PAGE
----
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Learn Latin, Old English, Sanskrit, Classical Greek & Other Ancient Languages in 10 Lessons

Learn Latin, Old English, Sanskrit, Classical Greek & Other Ancient Languages in 10 Lessons
I receive weekly reminders of my linguistic ignorance whenever I read anything by authors fluent in Latin. How could I not, whenever Clive James starts to pontificate on the greatness of, say, Tacitus? “For students acquiring Latin in adult life, the language is most easily approached through those historians who really wrote chronicles — Cornelius Nepos, Sallust, Suetonius and Livy — but with the Histories of Tacitus you get the best reason for approaching it at all… What Sainte-Beuve said of Montaigne — that his prose is like one continuous epigram — is even more true of Tacitus.” Fantastic! “There are innumerable translations but the original gives you [Tacitus]’ unrivalled powers of compression.” As with Latin classics, so with other Indo-European language texts, including Beowulf, originally in Old English, Homer’s Iliad and Odyssey, in Classical Greek, and the ancient Vedic hymns of the Rigveda, in Sanskrit. Note: These links will direct you to pages formatted in Unicode 2. Related:  Teaching and LearningHumanities

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1,600-Year-Old Illuminated Manuscript of the Aeneid Digitized & Put Online by The Vatican It’s fair to say that every period which has celebrated the literature of antiquity has held epic Roman poet Virgil in extremely high regard, and that was never more the case than during the early Christian and medieval eras. Born in 70 B.C.—writes Clyde Pharr in the introduction to his scholarly Latin text—“Vergil was ardently admired even in his own day, and his fame continued to increase with the passing centuries. Under the later Roman Empire the reverence for his works reached the point where the Sortes Virgilianae came into vogue; that is, the Aeneid was opened at random, and the first line on which the eyes fell was taken as an omen of good or evil.” This cult of Virgil only grew until “a great circle of legends and stories of miracles gathered around his name, and the Vergil of history was transformed into the Vergil of magic.” The spelling of his name also transformed from Vergil to Virgil, “thus associating the great poet with the magic or prophetic wand, virgo.”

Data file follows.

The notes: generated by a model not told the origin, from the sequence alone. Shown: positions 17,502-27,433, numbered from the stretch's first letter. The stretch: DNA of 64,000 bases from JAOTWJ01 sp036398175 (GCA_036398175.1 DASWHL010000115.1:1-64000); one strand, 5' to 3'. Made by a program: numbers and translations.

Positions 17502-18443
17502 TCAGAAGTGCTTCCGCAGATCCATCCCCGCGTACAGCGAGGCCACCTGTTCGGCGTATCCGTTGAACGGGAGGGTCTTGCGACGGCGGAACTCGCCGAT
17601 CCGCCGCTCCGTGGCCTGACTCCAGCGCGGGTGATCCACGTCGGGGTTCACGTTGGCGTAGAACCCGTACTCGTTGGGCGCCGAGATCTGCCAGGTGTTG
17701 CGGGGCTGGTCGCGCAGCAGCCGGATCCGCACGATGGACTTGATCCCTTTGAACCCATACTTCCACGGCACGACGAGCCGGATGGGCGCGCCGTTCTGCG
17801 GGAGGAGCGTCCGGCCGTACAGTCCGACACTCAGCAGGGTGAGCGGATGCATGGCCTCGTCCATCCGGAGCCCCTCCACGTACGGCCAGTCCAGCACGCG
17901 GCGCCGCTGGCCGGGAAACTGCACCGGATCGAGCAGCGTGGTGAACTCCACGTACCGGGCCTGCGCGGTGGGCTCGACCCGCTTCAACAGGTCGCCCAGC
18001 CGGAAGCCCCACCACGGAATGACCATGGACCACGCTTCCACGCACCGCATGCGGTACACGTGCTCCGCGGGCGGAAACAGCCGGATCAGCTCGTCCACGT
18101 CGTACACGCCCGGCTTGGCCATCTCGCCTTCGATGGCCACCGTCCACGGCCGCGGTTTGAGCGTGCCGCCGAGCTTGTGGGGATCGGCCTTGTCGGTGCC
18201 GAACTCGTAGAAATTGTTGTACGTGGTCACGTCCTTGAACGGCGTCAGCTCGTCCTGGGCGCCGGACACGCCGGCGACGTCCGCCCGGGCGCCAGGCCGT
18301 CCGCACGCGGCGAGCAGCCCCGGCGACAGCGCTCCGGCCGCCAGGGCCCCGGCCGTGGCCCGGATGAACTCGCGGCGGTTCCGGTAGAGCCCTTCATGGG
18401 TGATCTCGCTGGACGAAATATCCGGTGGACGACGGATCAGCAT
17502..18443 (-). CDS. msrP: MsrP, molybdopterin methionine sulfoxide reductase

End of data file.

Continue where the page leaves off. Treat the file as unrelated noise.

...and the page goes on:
HESA - Higher Education Statistics Agency - HESA - Higher Education Statistics Agency Introduction The Joint Academic Coding System (JACS) is owned and maintained by the Universities and Colleges Admissions Service (UCAS) and the Higher Education Statistics Agency (HESA) and is used for subject coding of provision across higher education in the UK. JACS was first introduced in 2002/03 (UCAS year of entry 2002 and reporting year 2002/03 HESA) to replace the two different classifications systems previously used by the two organisations. JACS is currently used to code the subjects of both higher education courses and the individual modules within them across the full range of higher education provision. Since the range and depth of subjects available for study in higher education is not static, it is necessary to review JACS on a regular basis to ensure that it is current and up to date. A second review of JACS has just been completed, leading to the production of JACS 3.0 for use from 2012/13 (UCAS year of entry 2012). Reviewed subject areas Review of Sport codes

The 34 Simple Two-Ingredient Recipes Posted by admin on May 22, 2013 in Recipes | 0 comments Cooking doesn’t get much easier than this. BTW, these are mostly desserts. I hope you’re OK with that. I know that you will enjoy in this amazing food tricks. Hear Beowulf Read In the Original Old English: How Many Words Do You Recognize? I was as surprised as most people are when I first heard the ancient language known as Old English. It's nothing like Shakespeare, nor even Chaucer, who wrote in a late Middle English that sounds strange enough to modern ears. Old English, the English of Beowulf, is almost a foreign tongue; close kin to German, with Latin, Norse, and Celtic influence. As you can hear in the Beowulf reading above from The Telegraph, it’s a thick, consonant-rich language that may put you in mind of J.R.R. So how is it that both the language we speak and its distant ancestor can both be called “English”? Beowulf is, of course, the oldest epic poem in English, written sometime between the 8th and early 11th century. And for a very short course on the history of English, see this concise page and this ten-minute animated video from Open University. The image above comes from the sole surviving medieval manuscript of Beowulf, which now resides at the British Library. Related Content: Read an Excerpt of J.R.R.